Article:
Getting to Know the Major Google Search Updates

Google Search Updates
Posted on by Mark Frost
Categories: Automotive Digital Marketing, Automotive SEO, Blogging, Business SEO, Content Marketing, Featured Post, Google, SEO Tagged: , , , ,

Over the past few years, Google has updated its search algorithm with a few major updates to crack down on spam, black hat SEO techniques, and other forms of manipulation.

These updates have been widely covered by search engine blogs and now each small update is covered in detail so SEO professionals can stay on top of the latest changes Google makes to its search algorithm.

With Google making more changes to its Penguin update here in October, now is a great time to get a refresh on Panda and other updates.

If you’ve only recently joined the world of SEO and have encountered discussion around these updates, these explanations will help you better understand the direction Google is headed so you can start optimizing your site for the future.

Panda – First Released: Feb. 2011 / Last Updated: Sep. 2014

Google’s Panda update was one of the first biggest algorithm changes to target low-quality content and sites with poor user experience. Also called “Farmer Update” and “Scraper Update” in the days after the update due to its target of sites with large amounts of low-quality content and sites that copy other sites’ content, Panda was reported to impact 11.8% of search queries in the U.S.

Unfortunately, the update ended up helping some scrapers, whose content would often get indexed before the original. Site owners began complaining about scraper sites ranking higher than the original, and Google has since rolled out updates to Panda. A tool to report scraped content was released in February 2014 to give publishers a way to tell Google about scraper sites that are outranking original content.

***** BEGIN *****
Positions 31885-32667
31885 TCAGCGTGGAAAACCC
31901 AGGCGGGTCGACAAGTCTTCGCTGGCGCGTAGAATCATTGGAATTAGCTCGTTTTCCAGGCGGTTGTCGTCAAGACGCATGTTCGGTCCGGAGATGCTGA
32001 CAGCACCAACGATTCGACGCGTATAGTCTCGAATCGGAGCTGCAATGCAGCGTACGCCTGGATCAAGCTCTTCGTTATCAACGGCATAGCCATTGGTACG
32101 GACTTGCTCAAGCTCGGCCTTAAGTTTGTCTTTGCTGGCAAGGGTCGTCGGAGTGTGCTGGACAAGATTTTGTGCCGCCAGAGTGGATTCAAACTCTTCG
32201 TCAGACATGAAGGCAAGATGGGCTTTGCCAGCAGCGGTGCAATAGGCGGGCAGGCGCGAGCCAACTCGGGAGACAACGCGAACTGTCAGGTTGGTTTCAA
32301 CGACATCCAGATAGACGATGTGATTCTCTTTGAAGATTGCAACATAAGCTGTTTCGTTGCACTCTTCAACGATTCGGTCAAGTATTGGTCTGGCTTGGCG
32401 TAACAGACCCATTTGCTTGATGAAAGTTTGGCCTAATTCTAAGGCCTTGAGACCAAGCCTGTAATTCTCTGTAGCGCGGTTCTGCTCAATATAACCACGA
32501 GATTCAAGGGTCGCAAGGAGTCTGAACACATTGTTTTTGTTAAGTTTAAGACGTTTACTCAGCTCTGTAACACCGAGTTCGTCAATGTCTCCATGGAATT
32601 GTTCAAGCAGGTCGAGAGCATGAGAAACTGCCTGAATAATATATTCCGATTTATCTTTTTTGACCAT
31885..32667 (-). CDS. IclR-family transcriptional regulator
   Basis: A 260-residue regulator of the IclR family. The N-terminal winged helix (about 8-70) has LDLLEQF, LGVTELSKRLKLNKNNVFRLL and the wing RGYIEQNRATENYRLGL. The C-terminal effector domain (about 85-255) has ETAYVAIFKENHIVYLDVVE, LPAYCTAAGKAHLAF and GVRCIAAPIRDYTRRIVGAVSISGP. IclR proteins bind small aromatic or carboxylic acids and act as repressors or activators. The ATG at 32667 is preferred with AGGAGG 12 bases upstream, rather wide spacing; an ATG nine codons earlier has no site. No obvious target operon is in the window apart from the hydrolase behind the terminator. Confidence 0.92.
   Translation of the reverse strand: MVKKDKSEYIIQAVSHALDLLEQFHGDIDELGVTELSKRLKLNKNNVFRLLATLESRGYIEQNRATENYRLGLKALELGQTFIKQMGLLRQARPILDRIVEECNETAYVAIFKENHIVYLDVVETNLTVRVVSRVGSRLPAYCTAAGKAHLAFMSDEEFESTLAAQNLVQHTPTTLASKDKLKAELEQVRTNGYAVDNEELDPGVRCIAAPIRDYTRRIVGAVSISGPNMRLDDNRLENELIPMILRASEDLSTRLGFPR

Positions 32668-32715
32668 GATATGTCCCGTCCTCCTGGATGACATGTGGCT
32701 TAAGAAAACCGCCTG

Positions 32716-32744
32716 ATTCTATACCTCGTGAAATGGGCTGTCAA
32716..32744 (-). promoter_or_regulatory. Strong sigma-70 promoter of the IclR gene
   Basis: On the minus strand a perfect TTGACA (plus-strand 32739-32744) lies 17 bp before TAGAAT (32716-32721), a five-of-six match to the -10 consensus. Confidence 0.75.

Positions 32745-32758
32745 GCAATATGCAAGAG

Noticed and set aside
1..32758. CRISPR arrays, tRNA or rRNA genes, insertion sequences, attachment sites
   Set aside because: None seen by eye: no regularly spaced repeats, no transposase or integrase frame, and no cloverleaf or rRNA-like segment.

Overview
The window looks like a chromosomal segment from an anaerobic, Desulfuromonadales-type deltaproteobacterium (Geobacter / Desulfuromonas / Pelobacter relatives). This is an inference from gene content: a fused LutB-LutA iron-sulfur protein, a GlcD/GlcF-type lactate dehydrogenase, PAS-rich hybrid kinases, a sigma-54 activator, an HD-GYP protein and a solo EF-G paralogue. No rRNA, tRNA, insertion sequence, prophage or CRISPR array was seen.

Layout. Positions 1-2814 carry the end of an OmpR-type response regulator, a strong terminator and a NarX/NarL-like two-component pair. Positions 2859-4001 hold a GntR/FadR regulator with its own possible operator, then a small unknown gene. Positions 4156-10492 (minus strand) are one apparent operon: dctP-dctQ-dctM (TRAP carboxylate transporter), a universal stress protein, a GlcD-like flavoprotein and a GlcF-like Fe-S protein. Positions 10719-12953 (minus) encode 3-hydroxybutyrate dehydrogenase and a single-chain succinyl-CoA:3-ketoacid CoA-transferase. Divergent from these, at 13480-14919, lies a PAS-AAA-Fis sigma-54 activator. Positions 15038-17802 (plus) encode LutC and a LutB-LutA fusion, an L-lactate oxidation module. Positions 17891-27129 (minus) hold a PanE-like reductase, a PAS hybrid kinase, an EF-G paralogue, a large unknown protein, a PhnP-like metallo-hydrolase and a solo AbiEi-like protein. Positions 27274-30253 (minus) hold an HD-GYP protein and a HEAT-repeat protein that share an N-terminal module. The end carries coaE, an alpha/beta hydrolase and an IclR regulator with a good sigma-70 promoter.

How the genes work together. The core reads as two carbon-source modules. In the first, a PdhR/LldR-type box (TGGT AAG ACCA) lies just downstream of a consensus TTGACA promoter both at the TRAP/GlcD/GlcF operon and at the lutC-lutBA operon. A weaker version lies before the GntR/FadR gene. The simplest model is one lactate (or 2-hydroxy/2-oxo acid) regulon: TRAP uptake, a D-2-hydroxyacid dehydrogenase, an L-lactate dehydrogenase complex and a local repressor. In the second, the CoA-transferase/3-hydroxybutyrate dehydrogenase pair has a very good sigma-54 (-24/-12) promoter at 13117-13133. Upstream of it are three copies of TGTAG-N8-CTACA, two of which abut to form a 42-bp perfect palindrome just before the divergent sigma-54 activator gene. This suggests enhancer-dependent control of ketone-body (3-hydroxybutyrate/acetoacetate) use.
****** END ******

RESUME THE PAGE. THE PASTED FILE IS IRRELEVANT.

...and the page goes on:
What Panda has taught site owners and professional SEO companies is that focusing on value, quality, and overall user experience will help boost rankings more than churning out a ton low-quality pages.

Penguin – First Released: April 2012 / Last Updated Oct. 2014

Unlike Panda, which targeted on-site content schemes, Google’s Penguin update went after inbound link manipulation. That included paid links, link exchanges, and link campaigns with keyword-heavy anchor text.

The primary purpose was to punish sites that pay for links (or host paid links) that pass PageRank, which is a violation of Google’s Webmaster Guidelines. For years, this was a fairly common technique among SEO companies, which probably ultimately lead Google to taking notice and action with Penguin.

With the update in effect, site owners are being pushed toward more natural linkbuilding techniques, such as content marketing. In the past few years, sites have been producing higher quality content as a result, and often receive higher quality links than through paid link campaigns.

Much like its tool for reporting scraped content, Google released a tool to report paid links. It allows users to give details and let the company know who is buying and selling links. If you’ve researched your competitors’ backlinks and noticed a number of suspicious links in other sites’ footers or labeled “Sponsored Links,” it’s a good idea to report them.

That type of manipulation could be costing your site, and other sites that follow the rules, valuable organic traffic.

Hummingbird – Released Aug./Sep. 2013

From a content perspective, Hummingbird is the most important of all the recent updates to Google’s search algorithm. It’s main goal was to make Google more intelligent in the way it returns results for conversational or longtail search queries.

Instead of focusing on keywords, Hummingbird delved deep into the content of a page to learn about the context. That allows Google to deliver results that are capable of answering a user’s question without that user having to return multiple times.

In turn, it also made keywords, which had previously been a primary focus of successful SEO content, much less important. Hummingbird delivered content that Google felt best represented the end goal of the user instead of one that happened to mention a specific keyword throughout.